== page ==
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The National MagLab is funded by the National Science Foundation and the State of Florida.

Science Simplified

We explain some of the very cool science and technology related to magnets in a way that won't scare away non-scientists.


Fear not, right-brained friends: Science and art intersect in plenty of places, and this is one of them. Samuel Taylor Coleridge lends a hand as we ex…


This itsy-bitsy phenomenon makes your iPod and hard drive tick.

graphene sample

How do scientists use powerful magnets to learn about graphene? 

Magneto-optical image of a 3.3 mm wide YBCO on RABiTS coated conductor

At the National MagLab and other labs across the globe, the race to discover ever-warmer superconductors is heating up. Find out what these materials …

A dil fridge in the Millikelvin Facility.

Why do physicists want to study things at temperatures so cold atomic motion almost comes to a halt? And how do they create such frigid environments, …

The view inside Cell 3, one of the protected rooms where high-powered lasers are operated.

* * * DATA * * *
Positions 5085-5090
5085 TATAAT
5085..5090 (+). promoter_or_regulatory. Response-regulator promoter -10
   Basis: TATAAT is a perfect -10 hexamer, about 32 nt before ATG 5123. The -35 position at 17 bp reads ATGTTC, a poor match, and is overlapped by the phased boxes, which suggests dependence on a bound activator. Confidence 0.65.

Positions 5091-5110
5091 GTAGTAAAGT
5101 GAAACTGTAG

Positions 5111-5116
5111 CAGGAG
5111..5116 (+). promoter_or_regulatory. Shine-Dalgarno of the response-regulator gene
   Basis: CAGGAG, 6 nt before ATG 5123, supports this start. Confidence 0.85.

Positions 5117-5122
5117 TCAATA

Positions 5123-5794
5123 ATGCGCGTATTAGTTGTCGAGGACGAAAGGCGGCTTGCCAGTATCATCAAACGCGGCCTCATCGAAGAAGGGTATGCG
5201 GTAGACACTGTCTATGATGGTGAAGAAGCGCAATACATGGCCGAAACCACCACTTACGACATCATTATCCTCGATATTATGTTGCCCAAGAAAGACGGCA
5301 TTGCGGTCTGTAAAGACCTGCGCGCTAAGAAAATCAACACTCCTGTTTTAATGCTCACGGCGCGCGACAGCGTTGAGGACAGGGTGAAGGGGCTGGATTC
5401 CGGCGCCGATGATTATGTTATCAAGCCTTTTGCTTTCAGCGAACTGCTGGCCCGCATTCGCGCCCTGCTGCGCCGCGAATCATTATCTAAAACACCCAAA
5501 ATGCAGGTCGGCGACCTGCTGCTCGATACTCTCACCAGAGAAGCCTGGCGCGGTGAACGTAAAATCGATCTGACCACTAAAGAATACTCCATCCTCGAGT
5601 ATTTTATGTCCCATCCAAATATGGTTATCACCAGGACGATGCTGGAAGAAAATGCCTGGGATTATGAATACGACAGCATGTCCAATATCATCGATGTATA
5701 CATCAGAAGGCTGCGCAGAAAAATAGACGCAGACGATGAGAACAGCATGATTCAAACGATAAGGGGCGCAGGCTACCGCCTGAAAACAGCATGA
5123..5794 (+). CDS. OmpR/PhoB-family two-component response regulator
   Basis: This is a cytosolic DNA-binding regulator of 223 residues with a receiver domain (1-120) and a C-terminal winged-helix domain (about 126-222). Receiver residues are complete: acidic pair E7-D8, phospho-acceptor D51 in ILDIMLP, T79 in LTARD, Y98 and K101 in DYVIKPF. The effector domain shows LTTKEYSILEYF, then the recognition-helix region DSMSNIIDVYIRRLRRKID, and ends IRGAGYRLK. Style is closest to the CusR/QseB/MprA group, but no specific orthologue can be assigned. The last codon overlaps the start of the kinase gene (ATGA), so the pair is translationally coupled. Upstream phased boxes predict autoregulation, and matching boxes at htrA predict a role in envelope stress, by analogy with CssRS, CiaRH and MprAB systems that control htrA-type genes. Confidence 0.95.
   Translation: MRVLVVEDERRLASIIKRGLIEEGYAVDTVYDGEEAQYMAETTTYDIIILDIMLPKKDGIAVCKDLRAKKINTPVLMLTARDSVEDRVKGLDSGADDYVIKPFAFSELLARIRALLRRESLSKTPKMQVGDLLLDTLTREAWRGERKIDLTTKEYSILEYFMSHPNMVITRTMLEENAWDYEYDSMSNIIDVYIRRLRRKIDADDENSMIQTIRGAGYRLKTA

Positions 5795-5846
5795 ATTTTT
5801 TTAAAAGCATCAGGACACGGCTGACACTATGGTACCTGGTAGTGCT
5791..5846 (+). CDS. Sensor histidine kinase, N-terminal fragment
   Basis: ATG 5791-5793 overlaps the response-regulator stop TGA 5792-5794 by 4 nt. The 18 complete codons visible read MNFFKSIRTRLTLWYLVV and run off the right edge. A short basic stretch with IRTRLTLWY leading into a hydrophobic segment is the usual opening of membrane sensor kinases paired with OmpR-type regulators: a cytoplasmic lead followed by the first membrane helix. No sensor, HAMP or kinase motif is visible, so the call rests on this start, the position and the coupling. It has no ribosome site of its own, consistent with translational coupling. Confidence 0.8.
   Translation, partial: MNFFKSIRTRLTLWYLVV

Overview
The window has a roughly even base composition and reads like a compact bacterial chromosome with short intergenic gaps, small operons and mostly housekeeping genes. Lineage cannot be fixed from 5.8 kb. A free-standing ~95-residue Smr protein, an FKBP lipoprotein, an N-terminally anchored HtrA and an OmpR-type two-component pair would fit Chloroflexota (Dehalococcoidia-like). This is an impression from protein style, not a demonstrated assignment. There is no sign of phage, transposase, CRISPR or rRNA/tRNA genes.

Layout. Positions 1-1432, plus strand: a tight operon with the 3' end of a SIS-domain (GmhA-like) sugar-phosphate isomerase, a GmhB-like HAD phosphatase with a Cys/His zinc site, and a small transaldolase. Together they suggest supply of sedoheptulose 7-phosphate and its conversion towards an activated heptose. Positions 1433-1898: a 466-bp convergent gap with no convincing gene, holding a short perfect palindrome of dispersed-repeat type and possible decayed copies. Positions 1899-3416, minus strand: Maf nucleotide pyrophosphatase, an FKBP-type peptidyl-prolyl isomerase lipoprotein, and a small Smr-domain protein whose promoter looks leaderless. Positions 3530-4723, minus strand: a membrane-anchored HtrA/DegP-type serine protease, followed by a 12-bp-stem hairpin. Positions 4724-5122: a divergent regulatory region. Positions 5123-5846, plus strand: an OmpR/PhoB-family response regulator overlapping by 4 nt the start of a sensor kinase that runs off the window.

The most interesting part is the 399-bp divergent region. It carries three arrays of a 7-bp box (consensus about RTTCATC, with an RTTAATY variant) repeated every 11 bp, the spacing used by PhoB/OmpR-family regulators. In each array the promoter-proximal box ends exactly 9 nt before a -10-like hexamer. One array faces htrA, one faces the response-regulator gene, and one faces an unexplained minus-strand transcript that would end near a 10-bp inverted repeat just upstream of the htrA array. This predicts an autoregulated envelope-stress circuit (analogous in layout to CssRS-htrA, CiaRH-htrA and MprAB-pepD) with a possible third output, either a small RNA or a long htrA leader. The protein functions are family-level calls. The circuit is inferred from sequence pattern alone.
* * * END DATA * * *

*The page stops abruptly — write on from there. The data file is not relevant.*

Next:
How do lasers help shine a light on MagLab research? Read and see for yourself! 

Coiled wire around iron core

If your knowledge of magnets ends with posting a to-do list on the fridge, add this to the list: Learn more about magnets! You can start here with a s…

Mass spectrometer

It's hard enough to weigh something as itty bitty as atoms or molecules. Factor in that they're careening by faster than Jeff Gordon on steroids, and …

Slices of brain

These awesome diagnostic tools, powered by strong superconducting magnets, save countless lives with their ability to pinpoint tumors and other abnorm…

Cooper pairs form

They don't call it super for nothing. Once you get a superconductor going, it'll keep on ticking like the Energizer Bunny, only a lot longer. The catc…

MagLab user and UCLA physicist Stuart Brown works on an experiment in the MagLab's DC Field Facility.

From idea to published paper, every experiment follows a similar path of inquiry.

Noise created by everyday items

When Mother Nature whispers, physicist Albert Migliori listens.

Ion cyclotron resonance time domain signal.

It may look like a simple black blob, but an oil drop is in fact a phenomenally complex mix of immense (relatively speaking) molecules called hydrocar…